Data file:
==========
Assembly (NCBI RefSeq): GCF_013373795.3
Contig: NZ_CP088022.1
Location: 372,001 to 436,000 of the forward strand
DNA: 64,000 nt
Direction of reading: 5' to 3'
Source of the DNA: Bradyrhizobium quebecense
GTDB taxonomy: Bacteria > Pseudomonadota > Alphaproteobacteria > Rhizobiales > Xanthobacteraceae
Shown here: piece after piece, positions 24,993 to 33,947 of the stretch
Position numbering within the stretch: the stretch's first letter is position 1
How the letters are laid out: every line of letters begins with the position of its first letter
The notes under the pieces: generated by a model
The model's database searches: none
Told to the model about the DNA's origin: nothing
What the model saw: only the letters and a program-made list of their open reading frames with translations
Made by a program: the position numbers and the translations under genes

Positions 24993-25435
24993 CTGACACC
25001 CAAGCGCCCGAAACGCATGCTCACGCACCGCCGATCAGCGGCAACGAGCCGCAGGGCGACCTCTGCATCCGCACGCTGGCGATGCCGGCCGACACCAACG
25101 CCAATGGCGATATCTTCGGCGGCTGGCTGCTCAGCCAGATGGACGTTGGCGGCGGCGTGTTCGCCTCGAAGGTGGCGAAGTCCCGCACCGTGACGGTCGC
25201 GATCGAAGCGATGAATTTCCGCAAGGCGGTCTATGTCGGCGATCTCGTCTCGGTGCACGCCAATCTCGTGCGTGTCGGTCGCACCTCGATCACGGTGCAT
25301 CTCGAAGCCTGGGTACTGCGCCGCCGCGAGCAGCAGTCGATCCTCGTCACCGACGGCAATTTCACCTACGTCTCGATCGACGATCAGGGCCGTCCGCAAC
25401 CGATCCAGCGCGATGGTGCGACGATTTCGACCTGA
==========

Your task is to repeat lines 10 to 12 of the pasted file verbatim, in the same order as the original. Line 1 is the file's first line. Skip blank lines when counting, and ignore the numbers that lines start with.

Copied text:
How the letters are laid out: every line of letters begins with the position of its first letter
The notes under the pieces: generated by a model
The model's database searches: none